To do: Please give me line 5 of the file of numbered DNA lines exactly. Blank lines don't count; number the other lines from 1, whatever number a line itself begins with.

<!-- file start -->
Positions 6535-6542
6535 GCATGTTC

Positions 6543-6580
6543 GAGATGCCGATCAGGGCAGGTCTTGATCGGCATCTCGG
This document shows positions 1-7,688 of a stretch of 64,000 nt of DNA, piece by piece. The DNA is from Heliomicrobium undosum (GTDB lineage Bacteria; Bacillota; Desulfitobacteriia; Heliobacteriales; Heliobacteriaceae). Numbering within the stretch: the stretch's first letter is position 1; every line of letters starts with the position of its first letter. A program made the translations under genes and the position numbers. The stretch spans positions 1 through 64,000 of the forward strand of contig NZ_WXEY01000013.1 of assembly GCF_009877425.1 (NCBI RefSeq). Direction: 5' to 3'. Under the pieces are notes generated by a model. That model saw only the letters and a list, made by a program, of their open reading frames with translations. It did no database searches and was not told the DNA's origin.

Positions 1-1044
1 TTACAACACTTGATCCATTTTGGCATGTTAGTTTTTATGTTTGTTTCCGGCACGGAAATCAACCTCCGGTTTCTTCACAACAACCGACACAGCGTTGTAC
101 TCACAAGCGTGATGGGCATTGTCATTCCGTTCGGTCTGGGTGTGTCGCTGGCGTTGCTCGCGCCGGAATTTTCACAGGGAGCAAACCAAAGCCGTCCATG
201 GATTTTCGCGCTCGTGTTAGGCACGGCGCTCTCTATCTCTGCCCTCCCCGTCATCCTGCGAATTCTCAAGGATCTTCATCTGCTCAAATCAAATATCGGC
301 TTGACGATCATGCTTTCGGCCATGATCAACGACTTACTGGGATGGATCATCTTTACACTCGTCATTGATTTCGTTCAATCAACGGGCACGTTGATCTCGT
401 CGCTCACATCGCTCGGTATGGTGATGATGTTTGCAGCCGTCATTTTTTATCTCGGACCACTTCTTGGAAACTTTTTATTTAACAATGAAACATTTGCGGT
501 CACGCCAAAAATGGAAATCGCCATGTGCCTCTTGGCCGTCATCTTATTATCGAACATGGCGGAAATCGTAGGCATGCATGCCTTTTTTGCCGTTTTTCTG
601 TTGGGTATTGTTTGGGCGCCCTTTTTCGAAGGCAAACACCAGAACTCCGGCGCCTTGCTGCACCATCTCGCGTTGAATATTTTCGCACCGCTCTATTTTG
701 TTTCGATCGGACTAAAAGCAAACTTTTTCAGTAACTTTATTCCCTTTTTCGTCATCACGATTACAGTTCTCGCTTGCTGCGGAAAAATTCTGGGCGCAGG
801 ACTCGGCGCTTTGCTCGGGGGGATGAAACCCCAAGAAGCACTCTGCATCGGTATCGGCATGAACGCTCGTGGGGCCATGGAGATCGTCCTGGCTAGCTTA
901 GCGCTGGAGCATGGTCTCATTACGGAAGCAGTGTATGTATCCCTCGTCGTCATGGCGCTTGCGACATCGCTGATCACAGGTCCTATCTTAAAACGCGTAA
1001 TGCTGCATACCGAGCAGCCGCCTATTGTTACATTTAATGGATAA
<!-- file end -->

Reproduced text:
This document shows positions 1-7,688 of a stretch of 64,000 nt of DNA, piece by piece. The DNA is from Heliomicrobium undosum (GTDB lineage Bacteria; Bacillota; Desulfitobacteriia; Heliobacteriales; Heliobacteriaceae). Numbering within the stretch: the stretch's first letter is position 1; every line of letters starts with the position of its first letter. A program made the translations under genes and the position numbers. The stretch spans positions 1 through 64,000 of the forward strand of contig NZ_WXEY01000013.1 of assembly GCF_009877425.1 (NCBI RefSeq). Direction: 5' to 3'. Under the pieces are notes generated by a model. That model saw only the letters and a list, made by a program, of their open reading frames with translations. It did no database searches and was not told the DNA's origin.